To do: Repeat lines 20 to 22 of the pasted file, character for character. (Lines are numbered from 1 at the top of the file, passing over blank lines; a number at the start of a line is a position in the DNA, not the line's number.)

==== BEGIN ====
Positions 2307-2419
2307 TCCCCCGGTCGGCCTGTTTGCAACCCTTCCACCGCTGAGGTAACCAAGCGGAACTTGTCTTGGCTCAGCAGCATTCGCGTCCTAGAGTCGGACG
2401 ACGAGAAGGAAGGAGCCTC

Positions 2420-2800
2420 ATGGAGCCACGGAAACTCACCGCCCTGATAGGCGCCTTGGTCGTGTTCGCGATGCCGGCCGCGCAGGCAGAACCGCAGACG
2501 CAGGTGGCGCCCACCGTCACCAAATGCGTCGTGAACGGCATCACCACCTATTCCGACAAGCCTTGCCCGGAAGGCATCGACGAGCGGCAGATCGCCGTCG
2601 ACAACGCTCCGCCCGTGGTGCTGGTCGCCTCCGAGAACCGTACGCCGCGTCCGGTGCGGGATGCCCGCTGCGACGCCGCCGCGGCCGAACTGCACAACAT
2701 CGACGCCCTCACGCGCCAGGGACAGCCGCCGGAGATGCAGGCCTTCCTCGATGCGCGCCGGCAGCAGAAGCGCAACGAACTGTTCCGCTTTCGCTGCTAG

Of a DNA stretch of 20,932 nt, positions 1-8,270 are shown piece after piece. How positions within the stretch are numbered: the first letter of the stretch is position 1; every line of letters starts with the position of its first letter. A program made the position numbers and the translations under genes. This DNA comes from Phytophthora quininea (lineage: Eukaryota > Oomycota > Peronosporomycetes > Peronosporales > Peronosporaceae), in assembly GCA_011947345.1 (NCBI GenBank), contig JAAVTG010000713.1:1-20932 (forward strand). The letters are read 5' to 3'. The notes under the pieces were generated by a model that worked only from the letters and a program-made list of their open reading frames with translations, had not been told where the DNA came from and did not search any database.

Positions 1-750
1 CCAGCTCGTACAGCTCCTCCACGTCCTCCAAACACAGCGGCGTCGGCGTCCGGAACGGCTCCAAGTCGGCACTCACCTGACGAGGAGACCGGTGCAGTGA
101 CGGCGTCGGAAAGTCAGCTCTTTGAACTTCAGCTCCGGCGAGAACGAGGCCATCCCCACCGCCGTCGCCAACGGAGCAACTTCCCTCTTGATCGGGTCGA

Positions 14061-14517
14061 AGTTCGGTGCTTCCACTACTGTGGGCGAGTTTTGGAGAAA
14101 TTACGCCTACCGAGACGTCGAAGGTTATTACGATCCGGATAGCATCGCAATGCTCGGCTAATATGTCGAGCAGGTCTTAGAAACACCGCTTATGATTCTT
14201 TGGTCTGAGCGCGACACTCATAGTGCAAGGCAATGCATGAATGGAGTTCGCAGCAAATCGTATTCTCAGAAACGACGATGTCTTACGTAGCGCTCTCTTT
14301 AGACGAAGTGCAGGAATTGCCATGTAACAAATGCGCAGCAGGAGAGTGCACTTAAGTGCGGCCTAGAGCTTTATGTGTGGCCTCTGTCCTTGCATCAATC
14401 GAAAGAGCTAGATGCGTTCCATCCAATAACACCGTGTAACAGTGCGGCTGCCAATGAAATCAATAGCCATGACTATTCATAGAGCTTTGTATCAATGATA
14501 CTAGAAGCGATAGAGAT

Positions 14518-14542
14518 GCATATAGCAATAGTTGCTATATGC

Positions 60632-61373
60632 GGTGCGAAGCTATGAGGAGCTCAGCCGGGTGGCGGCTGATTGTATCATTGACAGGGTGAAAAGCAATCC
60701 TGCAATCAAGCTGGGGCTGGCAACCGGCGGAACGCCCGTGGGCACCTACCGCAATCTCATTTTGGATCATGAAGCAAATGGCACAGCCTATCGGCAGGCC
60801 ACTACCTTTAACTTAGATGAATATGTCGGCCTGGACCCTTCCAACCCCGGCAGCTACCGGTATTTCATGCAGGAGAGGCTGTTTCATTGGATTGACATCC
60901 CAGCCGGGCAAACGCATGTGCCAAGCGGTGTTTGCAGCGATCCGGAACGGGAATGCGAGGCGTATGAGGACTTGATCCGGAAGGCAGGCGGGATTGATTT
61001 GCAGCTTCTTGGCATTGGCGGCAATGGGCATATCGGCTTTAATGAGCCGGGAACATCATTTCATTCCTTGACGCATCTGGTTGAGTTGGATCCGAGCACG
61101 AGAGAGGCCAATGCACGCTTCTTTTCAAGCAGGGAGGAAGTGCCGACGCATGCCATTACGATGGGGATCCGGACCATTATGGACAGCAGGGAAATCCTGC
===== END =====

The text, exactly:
Positions 14518-14542
14518 GCATATAGCAATAGTTGCTATATGC

Positions 60632-61373